This recent trend makes me want to go back to the time when “everyday cars” were comfortable and inoffensively designed, though I think that time may, sadly, be a thing of the past.
3. Oversized Grilles
A car’s grille is a crucial part of its front-end aesthetic, and designing a good-looking one is an exercise in precise proportionality. So, when a grille gets too big (or too small), these proportions are thrown into a spiral, causing the entire front end of the car to look unsightly. It is commonly understood, and exemplified by trend #2, that car makers are interested in making their cars look more aggressive and more imposing in a rear view mirror. Naturally then, designers have turned to making grills that are roughly the same size as an American football field. I have never understood the supposed link between grille size and aggressiveness, but it is a link that designers are leaning more and more heavily on (just look at recent BMW and Lexus models.) We can only hope that designers come to their senses soon, as the enormous grille trend is capable of ruining otherwise very attractive looking cars.
4. Fake Aerodynamics
Visible pieces of bodywork that aid in aerodynamics are tell-tale signs of high-performance cars, or at least they were. Things like spoilers, intake vents, and air-channelling ducts are—when real—used to help the car slice through air better and generate downforce, thus giving the car more grip and less drag; both of which make it faster around a race track.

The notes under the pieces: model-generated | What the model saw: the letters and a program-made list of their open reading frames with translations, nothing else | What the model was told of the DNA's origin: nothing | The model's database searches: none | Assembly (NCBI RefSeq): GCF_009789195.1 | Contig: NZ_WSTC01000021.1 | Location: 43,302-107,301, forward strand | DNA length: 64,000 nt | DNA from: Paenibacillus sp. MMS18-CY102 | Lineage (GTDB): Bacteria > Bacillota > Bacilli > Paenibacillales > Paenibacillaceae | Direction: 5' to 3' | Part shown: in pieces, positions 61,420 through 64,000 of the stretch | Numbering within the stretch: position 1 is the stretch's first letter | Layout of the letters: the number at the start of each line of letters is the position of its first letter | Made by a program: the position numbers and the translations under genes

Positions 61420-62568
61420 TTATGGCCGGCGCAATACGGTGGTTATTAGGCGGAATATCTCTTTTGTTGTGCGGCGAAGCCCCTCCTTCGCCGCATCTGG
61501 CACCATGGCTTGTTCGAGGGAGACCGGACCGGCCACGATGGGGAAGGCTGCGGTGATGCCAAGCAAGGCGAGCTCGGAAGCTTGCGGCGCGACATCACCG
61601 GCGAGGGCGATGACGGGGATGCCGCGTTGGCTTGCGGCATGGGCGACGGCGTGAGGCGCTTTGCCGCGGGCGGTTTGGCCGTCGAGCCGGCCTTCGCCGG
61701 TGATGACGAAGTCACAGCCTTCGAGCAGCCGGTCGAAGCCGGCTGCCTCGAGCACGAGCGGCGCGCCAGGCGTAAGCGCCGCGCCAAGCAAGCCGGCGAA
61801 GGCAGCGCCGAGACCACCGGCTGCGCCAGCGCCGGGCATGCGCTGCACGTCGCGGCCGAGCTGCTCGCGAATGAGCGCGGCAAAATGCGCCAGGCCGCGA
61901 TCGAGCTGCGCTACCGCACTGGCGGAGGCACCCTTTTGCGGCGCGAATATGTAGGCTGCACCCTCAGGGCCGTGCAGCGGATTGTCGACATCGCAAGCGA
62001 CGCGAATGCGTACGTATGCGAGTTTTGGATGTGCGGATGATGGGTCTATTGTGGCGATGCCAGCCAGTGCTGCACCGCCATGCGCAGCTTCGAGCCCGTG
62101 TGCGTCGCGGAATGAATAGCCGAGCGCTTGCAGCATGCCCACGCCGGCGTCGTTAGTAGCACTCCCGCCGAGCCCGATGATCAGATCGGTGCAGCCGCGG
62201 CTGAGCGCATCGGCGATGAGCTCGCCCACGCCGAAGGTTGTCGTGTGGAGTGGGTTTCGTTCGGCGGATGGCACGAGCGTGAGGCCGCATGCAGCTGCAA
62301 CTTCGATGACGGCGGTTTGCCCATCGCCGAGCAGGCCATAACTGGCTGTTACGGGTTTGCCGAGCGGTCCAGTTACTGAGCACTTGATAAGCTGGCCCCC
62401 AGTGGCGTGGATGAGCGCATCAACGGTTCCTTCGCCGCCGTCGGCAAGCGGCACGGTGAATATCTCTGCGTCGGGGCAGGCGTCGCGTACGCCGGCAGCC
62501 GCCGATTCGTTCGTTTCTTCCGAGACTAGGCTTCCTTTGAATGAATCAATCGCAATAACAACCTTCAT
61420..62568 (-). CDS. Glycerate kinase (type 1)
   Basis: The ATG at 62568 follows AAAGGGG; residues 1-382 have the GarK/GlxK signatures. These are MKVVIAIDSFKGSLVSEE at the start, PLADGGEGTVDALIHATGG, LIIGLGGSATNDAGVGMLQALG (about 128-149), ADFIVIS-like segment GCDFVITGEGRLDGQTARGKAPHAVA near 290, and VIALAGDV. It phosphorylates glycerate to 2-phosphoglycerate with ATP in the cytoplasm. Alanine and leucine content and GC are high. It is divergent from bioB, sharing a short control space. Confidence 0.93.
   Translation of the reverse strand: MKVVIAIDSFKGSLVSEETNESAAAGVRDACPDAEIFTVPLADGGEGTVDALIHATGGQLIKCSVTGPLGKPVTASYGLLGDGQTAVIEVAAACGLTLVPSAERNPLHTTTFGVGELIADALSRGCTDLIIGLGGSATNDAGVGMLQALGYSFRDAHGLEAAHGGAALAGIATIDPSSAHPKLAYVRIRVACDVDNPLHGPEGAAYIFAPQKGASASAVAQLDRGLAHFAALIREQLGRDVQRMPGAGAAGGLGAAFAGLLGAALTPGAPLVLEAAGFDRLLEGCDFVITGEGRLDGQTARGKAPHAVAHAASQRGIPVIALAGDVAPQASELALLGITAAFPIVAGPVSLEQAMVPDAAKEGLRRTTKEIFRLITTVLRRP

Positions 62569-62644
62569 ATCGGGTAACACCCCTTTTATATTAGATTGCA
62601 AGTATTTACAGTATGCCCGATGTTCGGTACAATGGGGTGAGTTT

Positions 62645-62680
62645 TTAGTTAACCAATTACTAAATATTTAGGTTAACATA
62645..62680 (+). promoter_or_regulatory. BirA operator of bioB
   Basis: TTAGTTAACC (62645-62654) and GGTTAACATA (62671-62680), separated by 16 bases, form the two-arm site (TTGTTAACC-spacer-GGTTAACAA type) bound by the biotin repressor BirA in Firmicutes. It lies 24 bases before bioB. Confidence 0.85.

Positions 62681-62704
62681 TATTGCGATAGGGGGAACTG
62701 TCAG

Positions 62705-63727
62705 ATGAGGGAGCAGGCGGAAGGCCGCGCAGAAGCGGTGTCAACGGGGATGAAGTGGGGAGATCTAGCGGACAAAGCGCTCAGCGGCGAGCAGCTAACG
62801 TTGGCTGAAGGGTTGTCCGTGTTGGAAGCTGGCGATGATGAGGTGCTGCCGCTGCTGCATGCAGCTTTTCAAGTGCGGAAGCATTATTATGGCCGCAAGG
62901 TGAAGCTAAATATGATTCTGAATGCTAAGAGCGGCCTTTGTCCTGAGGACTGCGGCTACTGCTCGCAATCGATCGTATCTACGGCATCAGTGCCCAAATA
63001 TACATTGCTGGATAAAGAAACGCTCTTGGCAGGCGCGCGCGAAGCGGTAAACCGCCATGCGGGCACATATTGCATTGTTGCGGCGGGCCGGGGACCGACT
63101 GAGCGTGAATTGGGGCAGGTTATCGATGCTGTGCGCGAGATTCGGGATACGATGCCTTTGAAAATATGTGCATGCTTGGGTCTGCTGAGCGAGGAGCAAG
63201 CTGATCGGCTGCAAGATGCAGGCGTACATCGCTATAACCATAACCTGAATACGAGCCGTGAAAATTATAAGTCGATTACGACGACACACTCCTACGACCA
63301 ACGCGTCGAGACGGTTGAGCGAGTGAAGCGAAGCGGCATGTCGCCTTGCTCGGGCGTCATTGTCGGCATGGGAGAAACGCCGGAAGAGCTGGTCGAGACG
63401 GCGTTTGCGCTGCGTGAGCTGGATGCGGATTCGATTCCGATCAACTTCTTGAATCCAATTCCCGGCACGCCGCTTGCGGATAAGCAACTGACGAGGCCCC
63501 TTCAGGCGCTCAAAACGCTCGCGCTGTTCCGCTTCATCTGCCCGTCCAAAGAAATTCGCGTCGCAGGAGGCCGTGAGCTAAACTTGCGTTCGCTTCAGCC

However, car designers are now creating elements that look like they have an aerodynamic function, when in reality they do not. These most commonly come in the form of fake vents that appear to channel air, but upon closer inspection are simply closed off pieces of black plastic. In my opinion, fake vents are the automotive equivalent of wearing a fake Rolex. They are in place to make the car appear to be able to do something that it does not (go fast), just as a fake Rolex is worn to make a person appear that they do something they do not (own and wear a Rolex.)
There are exceptions however, where cars that actually do go fast still have fake vents. The new Toyota Supra, for example, is a very capable performance car, but the vents that dot its exterior are all fake! Why Toyota would design a legitimate performance car with illegitimate, fake aero is something I’ll never be able to fully understand. Just make the vents work, darn it!
Hopefully designers will get the green light from the suits to spend the few extra bucks to make these vents functional, but for now, we’re stuck with the fake stuff. So, while this list is anything but exhaustive, I hope to have given you just a glimpse into the world of bad automotive design. While it’s easy to cross our fingers and hope that these design trends will fall out of vogue soon, the sad truth is that they are probably here to stay. Because the average consumer is likely to be less bothered by these things than you and me. So, maybe the safer bet is to cross our fingers and hope that we have met our quota for bad automotive designs for the next few years. But even that, sadly, is unlikely. Buying used has never looked so good!